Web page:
Chad Cascarilla Shares Leadership Strategies To Improve Your Company’s Culture
Recently I had the opportunity to interview Chad Cascarilla from Paxos for the ongoing series: CEOs Share Leadership Strategies To Improve Your Company’s Culture.
Chad Cascarilla is the CEO and Founder of Paxos, a financial technology company delivering pioneering blockchain solutions for global financial institutions. He is also the founder of itBit, the first fully-regulated global cryptocurrency exchange. Paxos recently closed another round of financing that will be officially announced in the near future.
Krish Chopra: What are the 3 most important values that your company’s culture is based on?
· Search for the Truth — Obsess over finding the answer to the ‘why’ of any solution you propose, instead of attaching yourself to an idea or agenda. This is the most important value that we try to instill into every employee.
· Real Time Candor — We owe it to each other to give ‘brutally honest’, ‘radical’, ‘real time’ feedback about how we work with each other. Real respect means complete candor even if it means having a difficult and uncomfortable conversation.
· Be an Owner — Owners are comfortable with saying “this is my problem, even if I can’t solve this on my own.” Saying that lets them explore new or different ways to solve the problem. Renters, on the other hand, are more comfortable with pointing out problems and expecting others to solve it.
Krish: Managing millennials can often be a polarizing topic. Can you elaborate on your advice for managing the “millennial mindset?”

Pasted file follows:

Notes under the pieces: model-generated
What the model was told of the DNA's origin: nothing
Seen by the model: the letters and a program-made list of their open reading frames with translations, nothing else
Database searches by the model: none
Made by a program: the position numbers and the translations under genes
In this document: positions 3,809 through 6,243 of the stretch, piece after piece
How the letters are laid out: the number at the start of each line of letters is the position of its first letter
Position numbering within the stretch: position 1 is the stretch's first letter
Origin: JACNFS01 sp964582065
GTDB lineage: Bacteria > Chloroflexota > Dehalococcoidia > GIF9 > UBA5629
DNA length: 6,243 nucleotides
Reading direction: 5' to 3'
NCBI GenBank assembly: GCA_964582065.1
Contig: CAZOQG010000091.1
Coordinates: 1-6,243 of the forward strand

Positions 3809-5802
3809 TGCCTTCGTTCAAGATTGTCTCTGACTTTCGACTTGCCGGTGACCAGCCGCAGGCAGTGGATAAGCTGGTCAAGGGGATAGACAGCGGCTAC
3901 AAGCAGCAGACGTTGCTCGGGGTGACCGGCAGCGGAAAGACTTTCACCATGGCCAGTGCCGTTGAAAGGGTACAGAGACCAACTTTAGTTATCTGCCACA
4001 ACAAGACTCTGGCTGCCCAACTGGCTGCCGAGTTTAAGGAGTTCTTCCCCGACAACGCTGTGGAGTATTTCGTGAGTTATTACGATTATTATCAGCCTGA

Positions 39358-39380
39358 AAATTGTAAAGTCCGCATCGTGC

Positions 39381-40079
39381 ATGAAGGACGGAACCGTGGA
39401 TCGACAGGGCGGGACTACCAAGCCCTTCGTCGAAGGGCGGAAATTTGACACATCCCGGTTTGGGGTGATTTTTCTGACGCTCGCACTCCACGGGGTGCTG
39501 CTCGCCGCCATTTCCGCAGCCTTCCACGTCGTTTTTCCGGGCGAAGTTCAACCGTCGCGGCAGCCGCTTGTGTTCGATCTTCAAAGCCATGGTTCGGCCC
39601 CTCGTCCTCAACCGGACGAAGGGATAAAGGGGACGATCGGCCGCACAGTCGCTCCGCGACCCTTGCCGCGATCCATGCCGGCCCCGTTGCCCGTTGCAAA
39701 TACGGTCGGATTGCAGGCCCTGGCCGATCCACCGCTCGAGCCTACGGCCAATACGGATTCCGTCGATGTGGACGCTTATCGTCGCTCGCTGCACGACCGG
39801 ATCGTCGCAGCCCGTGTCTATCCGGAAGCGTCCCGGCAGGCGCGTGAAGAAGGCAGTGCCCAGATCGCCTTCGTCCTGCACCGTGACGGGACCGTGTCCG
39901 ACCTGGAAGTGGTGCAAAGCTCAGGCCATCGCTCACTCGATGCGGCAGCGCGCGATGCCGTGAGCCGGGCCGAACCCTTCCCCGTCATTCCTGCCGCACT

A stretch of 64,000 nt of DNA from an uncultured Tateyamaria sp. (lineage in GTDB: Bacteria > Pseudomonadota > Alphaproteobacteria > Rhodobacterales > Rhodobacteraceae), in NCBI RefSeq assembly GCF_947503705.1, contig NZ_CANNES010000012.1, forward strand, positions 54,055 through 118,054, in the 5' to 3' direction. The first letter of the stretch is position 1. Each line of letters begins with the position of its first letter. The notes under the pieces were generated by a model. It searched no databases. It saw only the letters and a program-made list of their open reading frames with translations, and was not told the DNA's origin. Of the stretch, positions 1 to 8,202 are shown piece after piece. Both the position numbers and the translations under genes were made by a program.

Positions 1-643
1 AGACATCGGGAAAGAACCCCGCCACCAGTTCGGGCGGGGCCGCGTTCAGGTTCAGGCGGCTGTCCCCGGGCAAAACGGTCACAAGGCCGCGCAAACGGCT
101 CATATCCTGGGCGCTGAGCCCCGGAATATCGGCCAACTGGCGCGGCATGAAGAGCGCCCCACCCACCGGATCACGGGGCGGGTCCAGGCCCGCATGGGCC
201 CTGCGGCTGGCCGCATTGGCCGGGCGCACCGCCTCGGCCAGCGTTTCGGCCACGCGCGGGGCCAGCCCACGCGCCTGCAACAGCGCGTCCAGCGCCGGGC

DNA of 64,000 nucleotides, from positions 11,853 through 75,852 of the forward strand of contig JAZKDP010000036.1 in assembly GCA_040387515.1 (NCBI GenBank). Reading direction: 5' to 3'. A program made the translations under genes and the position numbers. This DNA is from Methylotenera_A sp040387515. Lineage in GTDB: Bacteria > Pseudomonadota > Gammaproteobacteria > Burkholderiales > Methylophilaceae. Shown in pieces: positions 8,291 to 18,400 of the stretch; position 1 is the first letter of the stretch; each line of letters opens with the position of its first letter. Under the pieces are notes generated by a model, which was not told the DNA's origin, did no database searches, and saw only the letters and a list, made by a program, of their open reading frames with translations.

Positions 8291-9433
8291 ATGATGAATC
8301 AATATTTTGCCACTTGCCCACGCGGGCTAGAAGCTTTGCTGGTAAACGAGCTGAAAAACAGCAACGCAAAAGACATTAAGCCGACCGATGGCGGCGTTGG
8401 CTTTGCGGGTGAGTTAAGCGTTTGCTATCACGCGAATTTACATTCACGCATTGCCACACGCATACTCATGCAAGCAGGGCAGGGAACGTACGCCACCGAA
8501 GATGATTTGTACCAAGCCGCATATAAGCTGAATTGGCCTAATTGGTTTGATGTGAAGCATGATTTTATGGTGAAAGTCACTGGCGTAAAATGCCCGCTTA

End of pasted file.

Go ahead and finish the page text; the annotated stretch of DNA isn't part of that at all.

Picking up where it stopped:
Chad: I think ‘managing millennials’ has become entirely overblown. Millennials want the same things every other working generation has wanted before them. Respect, professional growth, transparency, work/life balance, and the opportunity to work with great people. Information has proliferated so the demands may seem more ‘entitled’ than past age groups, but it’s really because they are more informed about what is happening in different industries and workplaces.
Krish: What are your “5 Ways to Improve Your Company’s Culture” and why.
· Host an all-hands team meeting every other week. This keeps the team on track, and gives them an opportunity to ask questions and learn about the business as we grow.
· Constantly force your team to provide feedback to senior leaders and then act on that feedback. Nothing makes a team feel more involved and invested than providing an open forum for discussion.
· Sit out in the open. Meetings can be held in private rooms, but no one should be sequestered away to work in silence all day. Working from a desk out in the open gets more people involved in the conversation and creates a more approachable dynamic for all levels at the company.
· Plan cross-functional events to increase productivity. We had our operations team go bowling with the engineers they worked with, and it immediately made the teams closer and more communicative. It’s comfortable to only work and socialize within your team, but great things can happen when you put different people with different backgrounds together.
· Allow for spontaneous fun. We are very serious about doing great work for our clients, but we don’t try to be serious all the time because it doesn’t make work a place that people look forward to coming to each day. For example, we let employees take their kids to work for a day, and each team planned activities for entertainment. It was fun to see a bunch of kids laughing and playing in the office. I wouldn’t say it was the most productive work day, but it lightened the mood for everyone.
Krish: Strong company culture is something that everyone likes to think they have but very few have it. Why do so many organizations struggle with creating strong, healthy work environments?